The Tuning of Yamaha Percussion Instruments

The Tuning of Yamaha Percussion Instruments

Tuning a mallet instrument requires a deep understanding of complex physical phenomenon. The biggest question is, when does an instrument sound tuned? To answer this question, you need to align physical and subjective aspects.

Let´s start with some physics...

Let´s start with some physics...

When a piece of material is hit, naturally a lot of harmonics appear. With a sound bar, it is possible to bring this material to a suitable size in order to strengthen certain frequencies. Then, in the same way as a string, you can define and control the partials (or harmonics, overtones) at the appropriate part of the material. Most importantly, you can then approach the fundamental note plus e.g. the 3rd for quint tuning or the 4th for octave tuning.

So far, so good. Let´s tune the instrument in A=442hz. But wait! Isn´t there an enharmonic change or a problem with the fifths and thirds? Well, theoretically 12 perfect fifths would fit into 7 octaves.


Practically one fifth is 702ct x 12 = 8424ct) while 7 octaves in equal temperament are 8400 cents (100 cent each half step). Which means there´s a gap of 24 cent within 7 octaves. For specialists: this is called the Pythagorean Comma (exactly 23,46 Cent). One of the many parameters to compromise. Then there´s such thing as inharmonicity of the overtones. Theoretically, each overtone should be a whole multiple of the fundamental frequency, e.g. a 3rd overtone vibrates 3x faster than fundamental, 12th overtone 12x faster than the fundamental and so on).

However, these overtones do what they want and they vibrate slightly faster (= higher) than they should. This inharmonicity defines the instrument´s character. Without it a marimba wouldn´t sound like a marimba. But in the end, another parameter to compromise. Finally, you need to deal with the used material, it´s thickness, hardness, stiffness, the size ratio, the temperature and humidity (esp. for wood) which also strongly influence the harmonics and sound.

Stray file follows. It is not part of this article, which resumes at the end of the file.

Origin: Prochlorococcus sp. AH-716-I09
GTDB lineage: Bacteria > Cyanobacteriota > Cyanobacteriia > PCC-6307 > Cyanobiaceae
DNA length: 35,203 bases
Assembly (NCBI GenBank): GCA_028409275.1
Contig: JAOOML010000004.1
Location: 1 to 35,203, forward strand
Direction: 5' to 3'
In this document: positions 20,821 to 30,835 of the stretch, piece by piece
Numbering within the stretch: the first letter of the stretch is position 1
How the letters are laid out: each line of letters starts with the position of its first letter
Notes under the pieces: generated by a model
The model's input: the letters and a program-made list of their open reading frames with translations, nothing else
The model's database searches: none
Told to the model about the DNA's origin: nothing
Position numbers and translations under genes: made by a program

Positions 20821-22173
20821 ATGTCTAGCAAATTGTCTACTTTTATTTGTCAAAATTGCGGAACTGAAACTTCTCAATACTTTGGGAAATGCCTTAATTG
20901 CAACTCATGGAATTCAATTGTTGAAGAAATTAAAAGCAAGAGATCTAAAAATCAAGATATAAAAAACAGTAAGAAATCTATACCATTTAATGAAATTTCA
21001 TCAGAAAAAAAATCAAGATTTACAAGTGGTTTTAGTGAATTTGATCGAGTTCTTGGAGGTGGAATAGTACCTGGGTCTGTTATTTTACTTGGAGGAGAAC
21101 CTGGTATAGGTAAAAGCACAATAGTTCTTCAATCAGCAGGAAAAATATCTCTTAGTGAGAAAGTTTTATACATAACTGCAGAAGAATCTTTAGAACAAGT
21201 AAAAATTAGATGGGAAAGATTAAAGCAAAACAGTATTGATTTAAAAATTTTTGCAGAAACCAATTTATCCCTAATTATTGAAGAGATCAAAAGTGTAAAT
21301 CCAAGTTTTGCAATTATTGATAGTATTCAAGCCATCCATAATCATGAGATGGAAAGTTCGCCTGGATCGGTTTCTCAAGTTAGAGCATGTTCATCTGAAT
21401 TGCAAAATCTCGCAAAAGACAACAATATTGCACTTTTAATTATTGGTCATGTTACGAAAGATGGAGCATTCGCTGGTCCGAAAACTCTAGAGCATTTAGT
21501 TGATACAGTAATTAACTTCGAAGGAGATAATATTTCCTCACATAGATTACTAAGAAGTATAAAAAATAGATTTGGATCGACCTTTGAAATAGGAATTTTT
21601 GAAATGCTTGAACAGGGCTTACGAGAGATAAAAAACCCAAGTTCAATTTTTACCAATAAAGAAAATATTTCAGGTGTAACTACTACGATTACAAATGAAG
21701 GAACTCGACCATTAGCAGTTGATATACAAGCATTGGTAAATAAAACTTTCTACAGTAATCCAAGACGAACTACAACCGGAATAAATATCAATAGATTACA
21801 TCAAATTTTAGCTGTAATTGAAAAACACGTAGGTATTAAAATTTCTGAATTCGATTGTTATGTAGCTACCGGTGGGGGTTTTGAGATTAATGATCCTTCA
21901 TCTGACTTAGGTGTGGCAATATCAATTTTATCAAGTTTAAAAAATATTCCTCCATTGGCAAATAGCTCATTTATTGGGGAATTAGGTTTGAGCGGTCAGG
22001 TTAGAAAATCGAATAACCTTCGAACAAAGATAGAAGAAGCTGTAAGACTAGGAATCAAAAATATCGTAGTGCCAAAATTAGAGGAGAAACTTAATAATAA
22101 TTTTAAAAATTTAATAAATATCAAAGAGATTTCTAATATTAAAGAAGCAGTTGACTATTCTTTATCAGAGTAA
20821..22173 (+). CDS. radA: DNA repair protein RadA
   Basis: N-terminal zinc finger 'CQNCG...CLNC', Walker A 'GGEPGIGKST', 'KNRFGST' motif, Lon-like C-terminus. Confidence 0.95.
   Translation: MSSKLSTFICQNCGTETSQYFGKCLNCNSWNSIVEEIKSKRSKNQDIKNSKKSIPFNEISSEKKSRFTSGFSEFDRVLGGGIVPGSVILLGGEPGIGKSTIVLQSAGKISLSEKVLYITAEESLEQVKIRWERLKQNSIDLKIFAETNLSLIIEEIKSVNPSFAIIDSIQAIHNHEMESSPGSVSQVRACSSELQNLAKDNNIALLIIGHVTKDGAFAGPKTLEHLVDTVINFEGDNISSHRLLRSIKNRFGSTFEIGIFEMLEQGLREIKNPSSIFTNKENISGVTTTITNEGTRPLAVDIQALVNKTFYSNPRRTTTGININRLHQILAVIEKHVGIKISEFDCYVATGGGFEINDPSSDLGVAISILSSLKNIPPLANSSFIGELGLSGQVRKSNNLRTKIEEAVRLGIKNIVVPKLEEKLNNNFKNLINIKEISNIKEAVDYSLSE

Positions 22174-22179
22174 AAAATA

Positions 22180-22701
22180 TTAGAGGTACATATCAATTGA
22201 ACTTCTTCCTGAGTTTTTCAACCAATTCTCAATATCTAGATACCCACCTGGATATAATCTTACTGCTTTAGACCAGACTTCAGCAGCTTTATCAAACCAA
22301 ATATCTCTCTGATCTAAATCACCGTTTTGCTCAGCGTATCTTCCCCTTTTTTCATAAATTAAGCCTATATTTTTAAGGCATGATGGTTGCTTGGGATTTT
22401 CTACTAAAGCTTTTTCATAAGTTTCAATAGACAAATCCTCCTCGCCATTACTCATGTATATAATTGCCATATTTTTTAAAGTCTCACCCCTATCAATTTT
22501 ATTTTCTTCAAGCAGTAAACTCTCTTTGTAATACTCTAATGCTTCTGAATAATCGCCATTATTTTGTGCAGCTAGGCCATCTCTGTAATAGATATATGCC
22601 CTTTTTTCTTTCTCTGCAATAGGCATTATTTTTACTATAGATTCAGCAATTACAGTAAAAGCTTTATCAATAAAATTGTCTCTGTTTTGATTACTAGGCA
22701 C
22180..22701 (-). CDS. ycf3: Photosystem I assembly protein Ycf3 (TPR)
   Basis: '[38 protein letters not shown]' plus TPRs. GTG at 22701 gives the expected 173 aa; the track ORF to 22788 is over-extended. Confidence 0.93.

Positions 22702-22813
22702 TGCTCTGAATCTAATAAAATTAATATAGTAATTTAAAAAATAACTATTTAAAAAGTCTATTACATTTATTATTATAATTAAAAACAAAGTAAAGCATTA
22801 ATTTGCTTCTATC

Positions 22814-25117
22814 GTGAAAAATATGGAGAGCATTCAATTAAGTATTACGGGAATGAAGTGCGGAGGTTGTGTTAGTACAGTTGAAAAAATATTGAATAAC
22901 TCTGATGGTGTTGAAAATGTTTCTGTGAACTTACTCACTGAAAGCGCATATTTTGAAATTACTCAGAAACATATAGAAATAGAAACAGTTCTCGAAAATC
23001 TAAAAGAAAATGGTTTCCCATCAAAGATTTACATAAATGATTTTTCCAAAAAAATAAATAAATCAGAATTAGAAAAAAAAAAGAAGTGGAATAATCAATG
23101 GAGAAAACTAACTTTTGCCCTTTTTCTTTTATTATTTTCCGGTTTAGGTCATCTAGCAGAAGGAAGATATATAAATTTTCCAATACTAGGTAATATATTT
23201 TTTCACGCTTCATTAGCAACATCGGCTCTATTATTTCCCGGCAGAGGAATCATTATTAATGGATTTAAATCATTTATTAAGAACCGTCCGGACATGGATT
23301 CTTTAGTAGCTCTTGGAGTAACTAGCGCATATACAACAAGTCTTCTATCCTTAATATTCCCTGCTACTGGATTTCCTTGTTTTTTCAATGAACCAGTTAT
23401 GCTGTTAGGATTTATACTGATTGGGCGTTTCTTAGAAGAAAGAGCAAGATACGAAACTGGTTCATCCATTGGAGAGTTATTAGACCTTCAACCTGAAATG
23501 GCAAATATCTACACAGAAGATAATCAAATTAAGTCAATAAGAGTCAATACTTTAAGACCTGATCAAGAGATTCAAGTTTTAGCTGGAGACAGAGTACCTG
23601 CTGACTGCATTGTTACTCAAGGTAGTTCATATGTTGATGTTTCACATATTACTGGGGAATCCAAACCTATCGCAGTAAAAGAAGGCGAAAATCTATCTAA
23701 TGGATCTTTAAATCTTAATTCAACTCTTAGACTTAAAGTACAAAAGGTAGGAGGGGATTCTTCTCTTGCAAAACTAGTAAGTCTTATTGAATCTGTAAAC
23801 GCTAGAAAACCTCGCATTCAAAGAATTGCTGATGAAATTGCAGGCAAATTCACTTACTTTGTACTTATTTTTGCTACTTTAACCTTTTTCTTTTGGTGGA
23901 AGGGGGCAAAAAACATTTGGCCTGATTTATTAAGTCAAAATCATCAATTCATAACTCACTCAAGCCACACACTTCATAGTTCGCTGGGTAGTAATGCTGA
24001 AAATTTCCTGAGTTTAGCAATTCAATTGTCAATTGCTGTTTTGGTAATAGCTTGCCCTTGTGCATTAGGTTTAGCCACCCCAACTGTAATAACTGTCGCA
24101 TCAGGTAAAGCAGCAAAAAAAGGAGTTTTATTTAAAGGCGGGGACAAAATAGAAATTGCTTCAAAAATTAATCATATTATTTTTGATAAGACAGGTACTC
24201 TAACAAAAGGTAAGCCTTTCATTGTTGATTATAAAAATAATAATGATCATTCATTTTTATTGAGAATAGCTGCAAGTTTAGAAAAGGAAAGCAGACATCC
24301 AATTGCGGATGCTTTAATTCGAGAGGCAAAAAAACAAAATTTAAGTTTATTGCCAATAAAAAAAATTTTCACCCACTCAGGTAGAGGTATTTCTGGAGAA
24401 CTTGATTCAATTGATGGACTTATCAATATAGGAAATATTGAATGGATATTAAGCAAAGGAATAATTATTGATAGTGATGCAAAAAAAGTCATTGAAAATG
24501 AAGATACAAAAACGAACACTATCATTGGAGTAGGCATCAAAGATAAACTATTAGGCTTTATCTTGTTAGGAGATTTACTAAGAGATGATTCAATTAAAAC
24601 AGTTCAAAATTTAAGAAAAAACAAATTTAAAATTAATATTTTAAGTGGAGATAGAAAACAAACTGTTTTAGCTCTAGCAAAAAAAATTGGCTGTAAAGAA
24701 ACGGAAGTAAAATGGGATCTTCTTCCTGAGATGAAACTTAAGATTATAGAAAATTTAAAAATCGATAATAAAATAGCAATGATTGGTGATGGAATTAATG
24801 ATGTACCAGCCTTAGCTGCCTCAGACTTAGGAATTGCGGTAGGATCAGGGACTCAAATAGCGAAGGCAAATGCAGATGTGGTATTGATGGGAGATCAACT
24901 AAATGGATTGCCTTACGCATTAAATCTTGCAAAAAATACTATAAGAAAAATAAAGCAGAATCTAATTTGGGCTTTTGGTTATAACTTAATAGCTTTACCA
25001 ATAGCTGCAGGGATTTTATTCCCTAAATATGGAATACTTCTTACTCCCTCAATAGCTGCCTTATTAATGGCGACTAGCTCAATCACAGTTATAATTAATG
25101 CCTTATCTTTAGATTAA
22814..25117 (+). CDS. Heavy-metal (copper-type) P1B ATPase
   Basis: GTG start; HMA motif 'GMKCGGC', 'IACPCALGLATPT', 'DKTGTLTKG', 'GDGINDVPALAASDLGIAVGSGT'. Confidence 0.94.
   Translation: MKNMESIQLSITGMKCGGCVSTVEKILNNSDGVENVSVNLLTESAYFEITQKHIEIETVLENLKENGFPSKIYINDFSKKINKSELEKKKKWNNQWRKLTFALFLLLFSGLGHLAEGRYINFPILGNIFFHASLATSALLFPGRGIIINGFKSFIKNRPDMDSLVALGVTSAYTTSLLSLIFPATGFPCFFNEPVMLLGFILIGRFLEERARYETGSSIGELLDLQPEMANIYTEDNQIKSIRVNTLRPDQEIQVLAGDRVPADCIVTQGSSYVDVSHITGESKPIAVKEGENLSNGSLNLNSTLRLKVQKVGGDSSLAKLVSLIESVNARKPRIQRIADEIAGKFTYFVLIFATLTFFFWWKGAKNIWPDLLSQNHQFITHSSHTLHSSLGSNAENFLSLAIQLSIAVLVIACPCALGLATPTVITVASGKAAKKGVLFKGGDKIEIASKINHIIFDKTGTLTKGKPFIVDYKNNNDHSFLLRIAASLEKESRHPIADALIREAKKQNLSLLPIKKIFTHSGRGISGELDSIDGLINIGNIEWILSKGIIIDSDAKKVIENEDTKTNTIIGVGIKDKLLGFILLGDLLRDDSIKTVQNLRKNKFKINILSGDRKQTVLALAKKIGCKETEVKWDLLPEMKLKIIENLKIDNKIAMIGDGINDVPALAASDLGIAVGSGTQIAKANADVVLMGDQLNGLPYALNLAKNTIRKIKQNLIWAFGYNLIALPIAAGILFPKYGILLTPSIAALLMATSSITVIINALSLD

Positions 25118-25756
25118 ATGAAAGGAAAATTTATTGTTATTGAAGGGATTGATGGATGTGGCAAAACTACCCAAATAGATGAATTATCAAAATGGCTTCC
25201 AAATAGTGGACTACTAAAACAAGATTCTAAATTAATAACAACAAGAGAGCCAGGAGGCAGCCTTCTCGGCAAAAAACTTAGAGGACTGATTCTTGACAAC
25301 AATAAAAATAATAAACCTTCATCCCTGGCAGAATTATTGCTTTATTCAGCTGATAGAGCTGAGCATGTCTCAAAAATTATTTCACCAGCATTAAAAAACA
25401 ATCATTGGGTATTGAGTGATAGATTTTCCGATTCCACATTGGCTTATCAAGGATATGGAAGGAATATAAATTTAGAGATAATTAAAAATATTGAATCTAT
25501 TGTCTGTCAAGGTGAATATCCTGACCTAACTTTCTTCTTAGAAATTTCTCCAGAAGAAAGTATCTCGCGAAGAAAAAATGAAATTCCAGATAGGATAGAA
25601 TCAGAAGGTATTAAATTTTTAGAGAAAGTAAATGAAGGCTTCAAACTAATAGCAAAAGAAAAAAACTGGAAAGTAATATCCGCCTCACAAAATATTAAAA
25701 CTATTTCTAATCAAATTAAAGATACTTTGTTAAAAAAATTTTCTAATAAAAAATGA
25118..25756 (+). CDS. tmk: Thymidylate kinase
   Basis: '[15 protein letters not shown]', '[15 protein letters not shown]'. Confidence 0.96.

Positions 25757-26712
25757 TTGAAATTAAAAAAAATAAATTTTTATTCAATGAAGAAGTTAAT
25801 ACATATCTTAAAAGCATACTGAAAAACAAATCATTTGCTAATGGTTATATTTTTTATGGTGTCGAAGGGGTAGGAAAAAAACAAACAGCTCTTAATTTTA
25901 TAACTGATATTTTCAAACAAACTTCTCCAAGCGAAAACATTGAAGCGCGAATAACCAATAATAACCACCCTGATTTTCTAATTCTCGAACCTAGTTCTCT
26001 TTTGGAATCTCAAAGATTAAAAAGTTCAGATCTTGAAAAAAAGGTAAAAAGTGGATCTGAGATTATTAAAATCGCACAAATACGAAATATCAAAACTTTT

And now continuing with some subjective aspects...

Now let´s adopt these parameters to our human ear and to the western musical system. The most common tuning today is so called Streched Tuning, also known as S-Curve-Tuning. Executive summary: lower notes are tuned a bit lower, higher notes are tuned a bit higher (S-curve). Only the middle range of for example, a marimba is tuned exactly in e.g. A=442hz. A perfectly linear tuning would not sound in tune to human ears. Of course, the definite tuning graphs of each Instrument manufacturer are subject to confidentiality and part of the DNA of the brand´s individual signature sound.

Yamaha´s percussion instruments are tuned carefully by hand, computer controlled and based on our piano tuning graph. Each instrument is checked carefully by a specially trained technician before it leaves the factory. This quality check includes a bar selection, combining the best matching sound bars for an instrument´s set, plus a full instrument assembly to avoid any other problems.

This was only a very rough and brief introduction to a theme so rich and complex. Gain deeper knowledge checking some of the keywords in this text. It´s a world full of sound!

About the author

Christoph Müske works at Yamaha Music Europe since 2013 within the B&O division. He is responsible for product groups Strings and Percussion. One of his favourites is to re-tune the beautiful old bar sets of Yamaha Marimbas.

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